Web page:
The 10 Countries Sitting On The Biggest Piles Of Gold

A man touches a 220 kg (485 pounds) gold bar

Photo: Reuters/Nicky Loh

Central banks have been diversifying their foreign reserves to include gold. Global central banks were bought 534.6 metric tons of gold last year.

The World Gold Council reports that official global gold holdings increased to 31,671.4 tonnes as of March.

We pulled the numbers on the 10 biggest official reserves.

Note: CBGA refers to the Central Bank Gold Agreements. The first Agreement (CBGA 1) ran from September 27, 1999 to September 26, 2004.  The second Agreement (CBGA 2) ran from September 27, 2004 to September 26, 2009. The third Agreement (CBGA 3) will run for five years from September 2009.

#10 India

Official gold holdings:
557.7 tonnes

per cent of foreign reserves in gold:
9.9 per cent

The Reserve Bank of India is known to buy IMF gold and considers gold to be a safe investment, but rarely comments on its plans to buy gold. Meanwhile, the government has been trying deter people from purchasing the precious metal. Gold imports are blamed for the nations deficit.

Source: World Gold Council

#9 Netherlands

Official gold holdings:
612.5 tonnes

per cent of foreign reserves in gold:
59.2 per cent.

Back in 1999, the Netherlands announced under the Central Bank Gold Agreement (CB GA1) that it would sell 300 tonnes of gold during the five years, but only managed to sell 235 tonnes.

Under CBGA2 (2004/2005 --'08/'09) it said it would sell a total of 165 tones (which included the 65 tonnes left over from CBGA1), and it announced no sales under CBGA3 (from 2008/2009 -- '13/'14).

Source: World Gold Council

#8 Japan

Official gold holdings:
765.2 tonnes

per cent of foreign reserves in gold:
3.2 per cent

Japan's gold reserves were at just 6 tonnes in 1950, and its central bank registered its first serious jump in gold holdings in 1959, with purchases increasing by 169 tonnes from the previous year.

In 2011, the Bank of Japan sold gold to pump ¥20 trillion into the economy to calm investors after the tsunami and nuclear disaster.

Source: World Gold Council

#7 Russia

Official gold holdings:
969.9 tonnes

per cent of foreign reserves in gold:
9.8 per cent

Russia has been building its gold reserves since 2006 to diversify its Forex reserves, and to help build the ruble as an international reserve currency. In 2012, Russia added around 75 tonnes to its reserve holdings, mostly by purchasing domestically produced gold.

Source: World Gold Council

#6 Switzerland

Official gold holdings:
1,040.1 tonnes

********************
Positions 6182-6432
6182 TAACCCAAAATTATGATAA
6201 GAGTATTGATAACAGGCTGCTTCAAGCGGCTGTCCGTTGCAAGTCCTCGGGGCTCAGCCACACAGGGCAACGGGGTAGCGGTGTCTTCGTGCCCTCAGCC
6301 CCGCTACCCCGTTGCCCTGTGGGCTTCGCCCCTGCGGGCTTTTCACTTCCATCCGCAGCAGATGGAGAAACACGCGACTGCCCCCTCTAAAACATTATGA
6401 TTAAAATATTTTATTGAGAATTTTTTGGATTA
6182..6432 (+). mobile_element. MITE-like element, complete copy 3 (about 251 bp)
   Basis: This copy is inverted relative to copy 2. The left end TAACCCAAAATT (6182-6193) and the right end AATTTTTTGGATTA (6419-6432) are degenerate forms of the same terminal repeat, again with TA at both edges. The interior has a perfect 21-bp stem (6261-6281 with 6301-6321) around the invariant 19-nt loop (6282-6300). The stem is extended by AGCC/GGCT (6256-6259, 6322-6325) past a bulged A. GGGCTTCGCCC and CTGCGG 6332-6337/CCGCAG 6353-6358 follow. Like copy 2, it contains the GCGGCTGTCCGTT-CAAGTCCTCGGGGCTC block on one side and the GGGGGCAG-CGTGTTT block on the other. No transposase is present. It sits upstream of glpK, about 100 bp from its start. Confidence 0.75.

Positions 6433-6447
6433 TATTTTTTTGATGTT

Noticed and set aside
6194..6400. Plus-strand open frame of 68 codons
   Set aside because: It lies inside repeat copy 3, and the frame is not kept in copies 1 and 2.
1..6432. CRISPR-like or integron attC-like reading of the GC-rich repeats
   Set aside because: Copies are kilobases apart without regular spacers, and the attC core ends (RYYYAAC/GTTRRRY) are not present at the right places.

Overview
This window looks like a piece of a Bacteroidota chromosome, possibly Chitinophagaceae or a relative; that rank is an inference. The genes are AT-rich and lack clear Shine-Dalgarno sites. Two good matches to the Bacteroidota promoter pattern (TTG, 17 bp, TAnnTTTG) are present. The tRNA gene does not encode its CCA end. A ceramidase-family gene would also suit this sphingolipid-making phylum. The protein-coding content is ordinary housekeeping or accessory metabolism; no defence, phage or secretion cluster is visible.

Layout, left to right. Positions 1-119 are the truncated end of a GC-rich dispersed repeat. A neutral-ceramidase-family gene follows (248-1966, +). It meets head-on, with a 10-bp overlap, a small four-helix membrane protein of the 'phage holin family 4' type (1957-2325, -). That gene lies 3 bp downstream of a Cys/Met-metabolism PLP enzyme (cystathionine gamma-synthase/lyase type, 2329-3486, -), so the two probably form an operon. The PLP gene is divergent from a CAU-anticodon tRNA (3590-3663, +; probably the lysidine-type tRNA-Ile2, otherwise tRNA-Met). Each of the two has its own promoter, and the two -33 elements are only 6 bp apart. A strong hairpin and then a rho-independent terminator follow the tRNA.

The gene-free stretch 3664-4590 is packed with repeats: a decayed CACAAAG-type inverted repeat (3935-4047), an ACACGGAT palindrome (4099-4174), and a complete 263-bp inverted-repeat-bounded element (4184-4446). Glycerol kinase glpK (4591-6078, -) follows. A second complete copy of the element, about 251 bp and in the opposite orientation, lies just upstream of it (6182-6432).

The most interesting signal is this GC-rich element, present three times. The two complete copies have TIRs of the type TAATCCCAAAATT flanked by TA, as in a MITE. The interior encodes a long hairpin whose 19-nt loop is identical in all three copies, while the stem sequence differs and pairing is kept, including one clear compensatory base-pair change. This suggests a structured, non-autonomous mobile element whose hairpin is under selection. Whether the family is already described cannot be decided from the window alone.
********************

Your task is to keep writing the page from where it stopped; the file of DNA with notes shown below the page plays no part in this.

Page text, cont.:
per cent of foreign reserves in gold:
10.5 per cent

In 1997 proposals were announced to sell a portion of the country's gold reserves because they were no longer considered to be 'necessary for monetary policy purposes', according to the World Gold Council.

1,300 tonnes were considered to be surplus gold and the country began selling this in May 2000. 1,170 tonnes were sold under CB GA1, and 130 tones were sold under CBGA2. Switzerland has announced no plans to sell gold under CBGA 3.

Source: World Gold Council

#5 China

Official gold holdings:
1,054.1 tonnes

per cent of foreign reserves in gold:
1.7 per cent

Gold still accounts for a very small per cent of China's $3.2 trillion in foreign exchange reserves, compared with the international average of 10 per cent.

Building up gold reserves will be crucial to China as it moves to internationalize its currency, and hopes to make it a reserve currency, according to the Financial Times.

Source: World Gold Council

#4 France

Official gold holdings:
2,435.4 tonnes

per cent of foreign reserves in gold:
69.2 per cent

France sold 572 tonnes of gold under CBGA 2. And outside of the agreement France transferred about 17 tonnes to the Bank for International Settlements in late 2004 as part purchase of BIS shares. France announced no plans for sales of gold reserves under CBGA 3.

Source: World Gold Council

#3 Italy

Official gold holdings:
2,451.8 tonnes

per cent of foreign reserves in gold:
72.2 per cent

Italy sold no gold under CBGA 1 or 2 and has announced no sales under CBGA3. But in 2011, Italian banks were looking to the Bank of Italy to buy gold and bolster their balance sheets ahead of stress tests.

Source: World Gold Council

#2 Germany

Official gold holdings:
3,391.3 tonnes

per cent of foreign reserves in gold:
72.7 per cent

Germany sold gold under CBGA 1 and 2 for the purposes of minting commemorative gold coins. In the first year of CBGA3 (2008 - 2009), the Bundesbank sold approximately 6 tonnes, and it has sold 4.7 tonnes of gold since September 7, 2011. There haven't been any changes in Germany's gold holding of late, but the Bundesbank announced in January that it was going to repatriate all of its physical reserves at Paris and the New York Fed.

Source: World Gold Council

#1 United States

Official gold holdings:
8,133.5 tonnes

per cent of foreign reserves in gold:
75.6 per cent

The U.S. had its largest gold reserves in volume terms in 1952, when reserves totaled 20,663 tonnes. Holdings first fell below the 10K mark in 1968.

Source: World Gold Council

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